Under employment legislation Mr Scargill's tenure expires at the end of January, but the NUM executive has yet to start the election process which can take up to 10 weeks.
A legal challenge to Mr Scargill's presidency would need to be mounted by an NUM member, but so far none of his critics within the union have put their heads above the parapet.
His detractors within the union are unable to understand his reluctance to trigger the election, given his new-found popularity both inside and outside the union. No one on the NUM executive has broached the subject and Mr Scargill has remained inscrutable on the issue. He was unavailable for comment yesterday.
Under labour law Mr Scargill, in common with other senior union officials, has to present himself for re-election by postal ballot every five years.
Union insiders, however, believe that Mr Scargill might invoke the union's constitution that officials above the age of 55 need not submit themselves for re-election. The NUM president celebrates his 55th birthday on 11 January. Anyone who challenged his position could be told by Mr Scargill that under NUM policy the union's rules should take precedence over what he would describe as 'Thatcher's laws'.
It is also possible that he could argue that he has assumed a new post within the union which would render the law inoperable. Since the retirement of Peter Heathfield as general secretary, Mr Scargill has assumed both the presidency and the general secretaryship.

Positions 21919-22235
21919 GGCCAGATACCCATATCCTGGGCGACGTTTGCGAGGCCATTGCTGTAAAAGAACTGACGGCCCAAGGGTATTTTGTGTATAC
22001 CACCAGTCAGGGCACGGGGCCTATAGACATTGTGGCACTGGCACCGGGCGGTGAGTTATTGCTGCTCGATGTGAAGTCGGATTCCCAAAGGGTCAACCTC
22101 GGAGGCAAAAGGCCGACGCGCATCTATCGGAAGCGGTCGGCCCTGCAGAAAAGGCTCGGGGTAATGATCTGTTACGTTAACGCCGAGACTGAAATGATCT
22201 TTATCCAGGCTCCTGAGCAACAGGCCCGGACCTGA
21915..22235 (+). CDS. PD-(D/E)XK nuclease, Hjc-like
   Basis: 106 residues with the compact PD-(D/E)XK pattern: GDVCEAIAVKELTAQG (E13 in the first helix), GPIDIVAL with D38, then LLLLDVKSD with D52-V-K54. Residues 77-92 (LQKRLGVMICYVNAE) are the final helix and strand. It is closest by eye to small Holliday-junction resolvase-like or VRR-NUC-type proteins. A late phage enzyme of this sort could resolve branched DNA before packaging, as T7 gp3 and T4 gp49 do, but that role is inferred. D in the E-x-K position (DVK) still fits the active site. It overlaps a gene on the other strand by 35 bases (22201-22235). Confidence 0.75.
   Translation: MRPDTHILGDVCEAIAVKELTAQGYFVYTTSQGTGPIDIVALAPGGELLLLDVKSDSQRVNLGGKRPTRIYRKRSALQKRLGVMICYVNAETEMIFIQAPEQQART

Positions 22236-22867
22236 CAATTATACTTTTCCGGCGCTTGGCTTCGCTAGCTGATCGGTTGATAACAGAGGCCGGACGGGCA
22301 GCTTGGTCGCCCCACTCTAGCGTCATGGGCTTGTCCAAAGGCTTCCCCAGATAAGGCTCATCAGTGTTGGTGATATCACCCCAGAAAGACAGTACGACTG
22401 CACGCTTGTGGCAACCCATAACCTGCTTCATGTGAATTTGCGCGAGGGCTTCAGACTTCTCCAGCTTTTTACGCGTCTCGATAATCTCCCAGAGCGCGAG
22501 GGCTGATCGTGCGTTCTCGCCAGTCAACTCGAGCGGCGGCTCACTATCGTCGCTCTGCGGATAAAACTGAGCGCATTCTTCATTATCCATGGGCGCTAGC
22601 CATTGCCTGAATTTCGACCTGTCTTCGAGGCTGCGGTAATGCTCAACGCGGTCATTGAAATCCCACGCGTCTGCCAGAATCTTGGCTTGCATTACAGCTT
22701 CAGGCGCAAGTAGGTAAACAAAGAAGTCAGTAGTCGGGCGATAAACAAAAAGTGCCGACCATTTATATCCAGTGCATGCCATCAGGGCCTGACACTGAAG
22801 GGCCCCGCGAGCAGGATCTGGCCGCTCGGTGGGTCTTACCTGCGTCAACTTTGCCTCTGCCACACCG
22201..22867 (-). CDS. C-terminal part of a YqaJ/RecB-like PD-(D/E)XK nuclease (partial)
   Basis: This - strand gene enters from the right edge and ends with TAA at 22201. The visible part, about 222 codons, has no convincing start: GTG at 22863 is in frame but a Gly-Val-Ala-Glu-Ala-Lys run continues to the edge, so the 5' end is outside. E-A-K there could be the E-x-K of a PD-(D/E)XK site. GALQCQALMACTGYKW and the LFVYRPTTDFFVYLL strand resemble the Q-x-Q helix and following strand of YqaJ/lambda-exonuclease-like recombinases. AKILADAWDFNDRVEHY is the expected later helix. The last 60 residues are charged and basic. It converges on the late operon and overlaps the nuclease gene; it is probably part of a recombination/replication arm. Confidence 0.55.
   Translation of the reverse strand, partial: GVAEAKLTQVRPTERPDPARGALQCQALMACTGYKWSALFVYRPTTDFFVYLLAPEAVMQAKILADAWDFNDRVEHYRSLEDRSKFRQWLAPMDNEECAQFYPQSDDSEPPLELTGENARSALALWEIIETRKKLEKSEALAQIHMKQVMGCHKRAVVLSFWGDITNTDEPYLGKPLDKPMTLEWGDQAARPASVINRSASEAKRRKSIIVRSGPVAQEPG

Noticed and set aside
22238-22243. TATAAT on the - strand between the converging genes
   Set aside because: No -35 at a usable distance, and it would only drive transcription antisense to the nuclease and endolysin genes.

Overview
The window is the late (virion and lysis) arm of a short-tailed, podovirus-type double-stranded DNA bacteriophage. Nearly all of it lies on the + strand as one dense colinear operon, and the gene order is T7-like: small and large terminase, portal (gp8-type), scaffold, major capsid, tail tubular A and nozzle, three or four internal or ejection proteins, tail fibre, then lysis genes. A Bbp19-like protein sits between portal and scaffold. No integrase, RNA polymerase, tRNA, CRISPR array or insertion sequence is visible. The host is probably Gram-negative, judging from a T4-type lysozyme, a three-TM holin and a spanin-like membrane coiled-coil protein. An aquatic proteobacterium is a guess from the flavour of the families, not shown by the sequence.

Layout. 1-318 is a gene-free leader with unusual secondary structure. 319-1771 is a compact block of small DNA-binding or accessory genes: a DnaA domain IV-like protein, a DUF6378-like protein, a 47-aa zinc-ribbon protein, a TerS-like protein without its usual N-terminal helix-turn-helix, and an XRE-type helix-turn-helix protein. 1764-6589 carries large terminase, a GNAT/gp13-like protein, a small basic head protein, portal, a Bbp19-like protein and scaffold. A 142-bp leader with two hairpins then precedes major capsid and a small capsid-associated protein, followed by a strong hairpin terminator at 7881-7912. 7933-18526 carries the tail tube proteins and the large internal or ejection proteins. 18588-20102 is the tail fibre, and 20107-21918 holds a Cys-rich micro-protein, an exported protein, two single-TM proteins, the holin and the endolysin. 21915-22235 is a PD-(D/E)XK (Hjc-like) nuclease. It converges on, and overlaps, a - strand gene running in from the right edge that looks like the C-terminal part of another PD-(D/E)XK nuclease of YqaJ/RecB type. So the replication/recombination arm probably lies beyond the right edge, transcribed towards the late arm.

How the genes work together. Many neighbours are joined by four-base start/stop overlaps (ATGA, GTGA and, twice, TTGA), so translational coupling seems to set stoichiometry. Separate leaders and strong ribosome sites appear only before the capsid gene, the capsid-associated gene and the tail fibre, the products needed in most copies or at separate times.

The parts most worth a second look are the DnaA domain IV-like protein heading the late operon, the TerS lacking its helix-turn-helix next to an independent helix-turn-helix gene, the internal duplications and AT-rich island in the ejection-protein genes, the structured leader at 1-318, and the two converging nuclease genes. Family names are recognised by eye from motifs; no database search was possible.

Another ploy under consideration is that the dominant Yorkshire area could merge with the North-east and Nottinghamshire areas to form a new 'national' NUM which would elect Mr Scargill as a member of the executive which could appoint him to the new combined post.
According to some union officials Mr Scargill has recently deferred over the chairmanship of the executive to Frank Cave, a Scargill loyalist. However, since July 1989 even non-voting members of the executive have to submit themselves to a postal ballot.
Mr Scargill was first elected president of the union 10 years ago with a 80 per cent majority in a pit head ballot. Five years ago he offered himself up for re-election under the old system in order to avoid a postal vote and his majority slumped to 54 per cent with John Walsh, a moderate from north Yorkshire, attracting 46 per cent of the vote.
When he stands for re-election, the NUM president will probably face a challenge from John Burrows, NUM compensation agent in the union's north Derbyshire area. Mr Burrows will receive the support of the anti-Scargill areas such as Scotland, Wales and north Derbyshire.
Faced with the Scargill loyalism of the dominant Yorkshire area however, Mr Burrows faces an uphill task.
Mr Scargill's star has risen as the Government's policy on coal and energy has looked increasingly beleaguered. The NUM president's call for trade unionists to 'stay away' from work on 19 January in protest at pit closures, however, was rejected yesterday by the TUC General Council.